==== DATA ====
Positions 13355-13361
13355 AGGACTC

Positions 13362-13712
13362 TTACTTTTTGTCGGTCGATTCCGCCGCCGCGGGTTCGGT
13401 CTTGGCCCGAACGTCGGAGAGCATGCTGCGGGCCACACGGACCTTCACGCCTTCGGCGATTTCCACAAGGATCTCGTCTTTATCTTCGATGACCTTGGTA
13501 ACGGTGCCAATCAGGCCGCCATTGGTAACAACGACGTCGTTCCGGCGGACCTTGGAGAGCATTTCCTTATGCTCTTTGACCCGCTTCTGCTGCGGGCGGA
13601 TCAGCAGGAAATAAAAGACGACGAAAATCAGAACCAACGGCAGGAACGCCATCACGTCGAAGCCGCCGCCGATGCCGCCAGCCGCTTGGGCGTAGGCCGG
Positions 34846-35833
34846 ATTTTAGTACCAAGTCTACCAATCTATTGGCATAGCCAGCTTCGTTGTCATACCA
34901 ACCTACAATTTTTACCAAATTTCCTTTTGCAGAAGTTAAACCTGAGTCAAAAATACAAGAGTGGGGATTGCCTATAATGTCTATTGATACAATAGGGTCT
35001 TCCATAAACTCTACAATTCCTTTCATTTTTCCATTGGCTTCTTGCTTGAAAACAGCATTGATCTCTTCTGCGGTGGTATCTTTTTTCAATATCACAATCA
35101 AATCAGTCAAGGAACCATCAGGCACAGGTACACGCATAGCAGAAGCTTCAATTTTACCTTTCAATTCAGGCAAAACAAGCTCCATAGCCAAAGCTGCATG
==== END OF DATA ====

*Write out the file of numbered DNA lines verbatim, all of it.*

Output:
Positions 13355-13361
13355 AGGACTC

Positions 13362-13712
13362 TTACTTTTTGTCGGTCGATTCCGCCGCCGCGGGTTCGGT
13401 CTTGGCCCGAACGTCGGAGAGCATGCTGCGGGCCACACGGACCTTCACGCCTTCGGCGATTTCCACAAGGATCTCGTCTTTATCTTCGATGACCTTGGTA
13501 ACGGTGCCAATCAGGCCGCCATTGGTAACAACGACGTCGTTCCGGCGGACCTTGGAGAGCATTTCCTTATGCTCTTTGACCCGCTTCTGCTGCGGGCGGA
13601 TCAGCAGGAAATAAAAGACGACGAAAATCAGAACCAACGGCAGGAACGCCATCACGTCGAAGCCGCCGCCGATGCCGCCAGCCGCTTGGGCGTAGGCCGG
Positions 34846-35833
34846 ATTTTAGTACCAAGTCTACCAATCTATTGGCATAGCCAGCTTCGTTGTCATACCA
34901 ACCTACAATTTTTACCAAATTTCCTTTTGCAGAAGTTAAACCTGAGTCAAAAATACAAGAGTGGGGATTGCCTATAATGTCTATTGATACAATAGGGTCT
35001 TCCATAAACTCTACAATTCCTTTCATTTTTCCATTGGCTTCTTGCTTGAAAACAGCATTGATCTCTTCTGCGGTGGTATCTTTTTTCAATATCACAATCA
35101 AATCAGTCAAGGAACCATCAGGCACAGGTACACGCATAGCAGAAGCTTCAATTTTACCTTTCAATTCAGGCAAAACAAGCTCCATAGCCAAAGCTGCATG